Is it not clear, then, why all the scriptures tell us to be kind, humble, and serviceful to others? Such attitudes are necessary if only because, by the openness and receptivity they engender in us, they help us to become more aware of all life. Nietzsche’s diatribes against humility were motivated by the delusion that every human being is an island unto himself. In fact, even islands are united by the landmass underneath them. True humility, therefore, is not self-abasement: It is self-honesty.

As we treat others, so–invariably–do we treat ourselves. For the energy we project to them is generated first in ourselves. Our thoughts and energy create a vortex, which draws to us whatever vibrations out of the great ocean of consciousness resound in sympathy with our own. “Thoughts,” Yogananda wrote in Autobiography of a Yogi , “are universally and not individually rooted.” Whatever vibrations we attract, and then project outward to others, have their first and greatest impact on ourselves: adversely, if our thoughts are unkind; beneficially, if they are generous.

The more aware we become of life’s underlying oneness, the closer we come to knowing God. Ultimately we arrive at that truth which was pronounced in the ancient Vedas: “Thou art that!” Jesus said it also: “Do not your scriptures say, Ye are gods?”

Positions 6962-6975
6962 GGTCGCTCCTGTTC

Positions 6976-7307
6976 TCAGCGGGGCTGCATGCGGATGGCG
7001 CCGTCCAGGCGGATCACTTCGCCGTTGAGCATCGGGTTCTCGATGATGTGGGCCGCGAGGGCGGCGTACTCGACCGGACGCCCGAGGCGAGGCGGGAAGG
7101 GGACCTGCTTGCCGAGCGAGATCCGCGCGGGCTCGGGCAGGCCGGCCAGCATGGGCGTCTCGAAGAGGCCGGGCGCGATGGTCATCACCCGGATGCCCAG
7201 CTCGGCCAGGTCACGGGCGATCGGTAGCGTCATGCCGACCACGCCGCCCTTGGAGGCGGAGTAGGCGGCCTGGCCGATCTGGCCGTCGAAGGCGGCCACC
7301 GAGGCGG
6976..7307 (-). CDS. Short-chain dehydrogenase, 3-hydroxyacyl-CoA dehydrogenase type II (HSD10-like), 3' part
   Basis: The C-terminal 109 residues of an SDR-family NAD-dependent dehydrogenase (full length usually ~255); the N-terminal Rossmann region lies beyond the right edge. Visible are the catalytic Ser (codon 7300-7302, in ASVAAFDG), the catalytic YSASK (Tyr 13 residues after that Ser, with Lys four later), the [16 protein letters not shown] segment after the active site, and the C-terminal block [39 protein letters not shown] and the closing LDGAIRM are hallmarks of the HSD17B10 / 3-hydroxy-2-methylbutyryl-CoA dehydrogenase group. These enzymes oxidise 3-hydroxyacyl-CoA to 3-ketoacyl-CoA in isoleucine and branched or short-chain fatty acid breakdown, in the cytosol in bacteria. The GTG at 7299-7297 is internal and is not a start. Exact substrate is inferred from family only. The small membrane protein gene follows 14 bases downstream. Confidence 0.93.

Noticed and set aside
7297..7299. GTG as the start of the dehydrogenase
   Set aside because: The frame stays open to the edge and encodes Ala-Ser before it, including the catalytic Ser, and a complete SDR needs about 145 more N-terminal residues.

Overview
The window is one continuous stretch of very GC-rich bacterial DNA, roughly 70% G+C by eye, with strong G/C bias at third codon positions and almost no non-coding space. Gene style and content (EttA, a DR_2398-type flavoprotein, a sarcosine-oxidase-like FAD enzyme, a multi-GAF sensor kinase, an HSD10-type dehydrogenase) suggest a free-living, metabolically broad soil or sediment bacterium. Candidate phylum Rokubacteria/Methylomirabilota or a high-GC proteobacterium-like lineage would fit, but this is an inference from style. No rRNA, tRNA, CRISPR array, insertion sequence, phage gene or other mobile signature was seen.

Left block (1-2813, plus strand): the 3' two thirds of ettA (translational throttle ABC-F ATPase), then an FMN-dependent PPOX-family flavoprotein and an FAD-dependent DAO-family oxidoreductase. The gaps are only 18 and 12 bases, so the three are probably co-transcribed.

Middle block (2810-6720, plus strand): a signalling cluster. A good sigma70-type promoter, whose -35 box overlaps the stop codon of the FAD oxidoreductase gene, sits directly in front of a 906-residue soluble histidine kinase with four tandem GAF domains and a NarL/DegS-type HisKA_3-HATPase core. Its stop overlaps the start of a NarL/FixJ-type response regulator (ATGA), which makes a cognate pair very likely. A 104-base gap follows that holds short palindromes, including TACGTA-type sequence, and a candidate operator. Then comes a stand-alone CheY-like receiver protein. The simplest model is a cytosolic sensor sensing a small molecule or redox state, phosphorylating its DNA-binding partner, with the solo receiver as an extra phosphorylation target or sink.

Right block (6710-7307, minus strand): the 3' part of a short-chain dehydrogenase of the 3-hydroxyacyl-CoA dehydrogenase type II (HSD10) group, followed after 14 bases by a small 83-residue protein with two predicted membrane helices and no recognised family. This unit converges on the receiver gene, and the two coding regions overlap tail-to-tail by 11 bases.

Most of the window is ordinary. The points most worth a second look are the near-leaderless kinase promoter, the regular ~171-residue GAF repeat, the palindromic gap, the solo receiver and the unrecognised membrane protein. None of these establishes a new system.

Our task, ordained for us by Divine Will itself, is to harmonize ourselves on deeper and deeper levels with our own inner divinity. As Jesus said, “The kingdom of God is within you.” To deepen our awareness, we must banish the delusion of ego which encourages desires and attachments. These in turn whip up the restless waves of likes and dislikes in the mind, and the emotion-driven currents of action and reaction.

The cosmic “Word” is no mere poetic abstraction. And the divine consciousness, permeating everything like the string that passes through a pearl necklace, is nearer to us than our most secret thoughts.

The Lord calls to us unceasingly, urging us to seek Him, the Changeless Spirit, beneath all the storms of life. Inner communion with Him is the highest teaching in every scripture. It is the truth that great masters have taken birth to declare to us who, struggling in delusion though we are, seek the way to enlightenment.


* Hegel wrote, “All that is real is rational. And all that is rational is real.”